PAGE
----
The work required to complete requests for proposal for special events has always been demanding. And not surprisingly, today's tough economy is making the process tougher still.

To respond to today's competitive environment, independent event planner Rachel Hollis, founder of Los Angeles–based Chic Events, has one watchword: more.

"[Clients] need to feel like they're getting the most bang for their buck," Hollis explains. "And while I think the amount of work hasn't changed—we always took care of all the extras—now we have to make sure they're aware we're taking care of the extras."

Mark Baltazar, CEO and managing partner of New York–based Broadstreet, puts "more" into his proposals by creating event elements that do double duty. These are program elements "that have life beyond the event," he says, "such as videos and Web sites with information contributed by participants."

If budgets are down 20 percent and the same event has to be produced, "that means to me that the same message has to be delivered but not necessarily in the exact same way," says Dianne Devitt, CMP, president, The DND Group, also in New York. "This is where tools like technology and the latest design trends come in—things like portable, multiuse walls that provide both form and function."

In addition to finding techniques or products that help her do more with less, Devitt and others are changing the way they charge corporate clients. "Just as advertising and public relations professionals are paid for ‘creative,' event production and communications companies should be as well," Devitt says. "When I send out a proposal, I categorize it as ‘consulting' in the pre-event development stage, based on time; ‘creative direction,' based on components; ‘production'; and ‘logistics.'

"The key is to determine the value to the client of this creative development stage. Event consultants should be paid for their strategic advice [event design] just like a lawyer is paid for his services. Then, when the client decides which components he likes, those charges [for event logistics] can be amortized, more like a general contractor does with a renovation, for example."

Jason Wanderer, head of Precision Event Group in Beverly Hills, Calif., has seen a shift in the goals of some RFPs. Rather than asking potential vendors to explain how they would produce the event, "we have seen RFPs requesting concepts that enhance, reshape, and reposition events to make them more attractive. It's now focused on ‘How can you improve or change our event without spending additional funds?'"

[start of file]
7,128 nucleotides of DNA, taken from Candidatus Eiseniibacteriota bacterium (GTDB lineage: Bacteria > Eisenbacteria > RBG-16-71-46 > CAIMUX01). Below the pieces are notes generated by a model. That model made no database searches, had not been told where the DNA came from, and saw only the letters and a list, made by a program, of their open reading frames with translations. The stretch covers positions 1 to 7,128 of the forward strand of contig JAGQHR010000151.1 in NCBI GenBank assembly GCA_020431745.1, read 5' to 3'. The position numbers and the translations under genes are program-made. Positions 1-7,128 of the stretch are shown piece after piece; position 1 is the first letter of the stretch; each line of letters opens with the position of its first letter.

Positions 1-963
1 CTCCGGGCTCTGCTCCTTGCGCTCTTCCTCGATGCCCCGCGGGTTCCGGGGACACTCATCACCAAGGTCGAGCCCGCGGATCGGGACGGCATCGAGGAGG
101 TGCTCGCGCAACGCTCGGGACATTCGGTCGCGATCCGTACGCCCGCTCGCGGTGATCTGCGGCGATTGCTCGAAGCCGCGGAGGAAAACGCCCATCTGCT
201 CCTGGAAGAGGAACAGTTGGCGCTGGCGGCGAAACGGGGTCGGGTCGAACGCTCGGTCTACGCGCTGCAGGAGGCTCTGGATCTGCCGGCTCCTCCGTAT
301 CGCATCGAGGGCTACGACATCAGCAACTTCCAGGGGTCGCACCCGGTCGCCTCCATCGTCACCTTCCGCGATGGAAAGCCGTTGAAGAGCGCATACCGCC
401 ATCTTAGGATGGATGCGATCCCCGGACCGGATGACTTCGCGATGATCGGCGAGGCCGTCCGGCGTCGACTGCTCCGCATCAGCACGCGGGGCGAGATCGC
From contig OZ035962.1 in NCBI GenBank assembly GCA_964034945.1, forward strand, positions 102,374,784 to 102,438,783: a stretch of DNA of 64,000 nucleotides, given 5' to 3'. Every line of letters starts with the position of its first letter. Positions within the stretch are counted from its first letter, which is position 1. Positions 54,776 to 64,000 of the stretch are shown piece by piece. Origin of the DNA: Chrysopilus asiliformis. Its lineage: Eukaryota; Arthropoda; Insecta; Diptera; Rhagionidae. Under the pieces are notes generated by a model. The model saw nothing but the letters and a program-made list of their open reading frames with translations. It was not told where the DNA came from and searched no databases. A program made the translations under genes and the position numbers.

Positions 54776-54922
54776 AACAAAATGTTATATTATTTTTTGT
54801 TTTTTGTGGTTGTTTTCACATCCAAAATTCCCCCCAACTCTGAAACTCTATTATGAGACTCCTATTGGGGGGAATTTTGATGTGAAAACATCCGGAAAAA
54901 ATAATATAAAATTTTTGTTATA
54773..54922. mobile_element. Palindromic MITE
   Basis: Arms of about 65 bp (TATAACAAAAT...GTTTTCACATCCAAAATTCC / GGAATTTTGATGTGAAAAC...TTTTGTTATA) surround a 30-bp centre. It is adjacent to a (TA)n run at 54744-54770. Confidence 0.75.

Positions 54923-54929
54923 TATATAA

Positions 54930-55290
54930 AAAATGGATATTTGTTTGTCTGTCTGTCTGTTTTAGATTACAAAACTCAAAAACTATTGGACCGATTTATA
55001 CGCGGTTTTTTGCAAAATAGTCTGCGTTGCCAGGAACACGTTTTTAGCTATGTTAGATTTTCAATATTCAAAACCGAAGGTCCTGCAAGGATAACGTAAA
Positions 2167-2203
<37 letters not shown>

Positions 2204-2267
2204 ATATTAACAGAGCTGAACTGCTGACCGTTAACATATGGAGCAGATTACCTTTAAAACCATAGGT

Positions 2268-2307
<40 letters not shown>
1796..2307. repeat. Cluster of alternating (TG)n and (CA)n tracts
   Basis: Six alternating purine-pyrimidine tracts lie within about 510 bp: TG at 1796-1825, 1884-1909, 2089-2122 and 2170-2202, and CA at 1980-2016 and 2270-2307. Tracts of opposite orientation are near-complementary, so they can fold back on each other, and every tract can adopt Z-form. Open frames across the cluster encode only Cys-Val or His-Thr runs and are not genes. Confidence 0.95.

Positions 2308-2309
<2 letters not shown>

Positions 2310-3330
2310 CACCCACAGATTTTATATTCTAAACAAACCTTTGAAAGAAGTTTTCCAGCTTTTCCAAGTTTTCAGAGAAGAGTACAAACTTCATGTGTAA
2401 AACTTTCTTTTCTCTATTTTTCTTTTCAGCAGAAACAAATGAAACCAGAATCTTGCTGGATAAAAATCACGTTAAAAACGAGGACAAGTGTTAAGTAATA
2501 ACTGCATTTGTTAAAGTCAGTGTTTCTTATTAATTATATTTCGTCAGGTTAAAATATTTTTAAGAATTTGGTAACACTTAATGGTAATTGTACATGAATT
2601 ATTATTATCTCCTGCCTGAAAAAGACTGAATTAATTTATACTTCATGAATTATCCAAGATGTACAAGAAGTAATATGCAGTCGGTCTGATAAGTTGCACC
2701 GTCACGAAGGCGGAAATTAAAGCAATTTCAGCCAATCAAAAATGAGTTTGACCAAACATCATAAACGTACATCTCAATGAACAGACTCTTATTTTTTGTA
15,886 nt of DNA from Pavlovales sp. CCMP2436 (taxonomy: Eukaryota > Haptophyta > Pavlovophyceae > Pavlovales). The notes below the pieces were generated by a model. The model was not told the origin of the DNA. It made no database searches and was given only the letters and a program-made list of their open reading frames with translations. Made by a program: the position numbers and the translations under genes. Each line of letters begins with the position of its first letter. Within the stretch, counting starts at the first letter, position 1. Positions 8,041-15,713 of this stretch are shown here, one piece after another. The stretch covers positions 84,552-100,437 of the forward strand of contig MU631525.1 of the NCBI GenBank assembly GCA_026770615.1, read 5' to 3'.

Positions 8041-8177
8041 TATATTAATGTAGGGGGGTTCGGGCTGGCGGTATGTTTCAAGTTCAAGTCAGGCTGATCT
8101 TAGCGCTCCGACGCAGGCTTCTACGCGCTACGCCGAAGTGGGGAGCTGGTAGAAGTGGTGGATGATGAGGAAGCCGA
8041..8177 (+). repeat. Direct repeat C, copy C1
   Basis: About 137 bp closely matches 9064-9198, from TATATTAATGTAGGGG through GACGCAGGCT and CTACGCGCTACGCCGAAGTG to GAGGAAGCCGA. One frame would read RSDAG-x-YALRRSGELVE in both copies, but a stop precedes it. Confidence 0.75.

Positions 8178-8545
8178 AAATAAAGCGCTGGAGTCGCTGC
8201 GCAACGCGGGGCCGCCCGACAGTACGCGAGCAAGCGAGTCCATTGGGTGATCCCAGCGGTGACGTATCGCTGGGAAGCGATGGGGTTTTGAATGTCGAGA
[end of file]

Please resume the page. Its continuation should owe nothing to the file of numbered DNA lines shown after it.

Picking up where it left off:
The growing demand by clients for transparency in pricing has also influenced Howard Givner, CEO for North America at Global Events Group, Portland, Ore., "to shift our pricing model to focus on a management fee as opposed to a markup." The shift "has also partly influenced our decision to bring certain capabilities in-house," such as graphics and video, he adds.

Pet Peeves
The down economy has resulted in a surge in the number of RFPs companies are sending, as they expand their searches for vendors with the lowest fees—the result of procurement being more involved in meeting purchasing. "There are now RFPs from companies that previously just went back to their preferred vendors year after year," says Givner. "They're opening the jobs up to bid now in an effort to reduce costs."

He has trouble with companies who push out RFPs indiscriminately. "Anything over four is inappropriate in my opinion. That's a sign that the client is too busy or too lazy to do their research and find three or four qualified companies."

This quick rush also means that the kinds of RFPs crossing event planners' desks are not as complete or professional as they should be. "One of my favorites is ‘guess the budget,"' says Broadstreet's Baltazar. "When potential clients don't give us a budget parameter, we can design a $10,000 or a $10 million event. We have to guess what the budget is and design around that. At the same time, every other company is doing the same thing. For clients to make a decision under these conditions and make an apples-to-apples comparison seems impossible."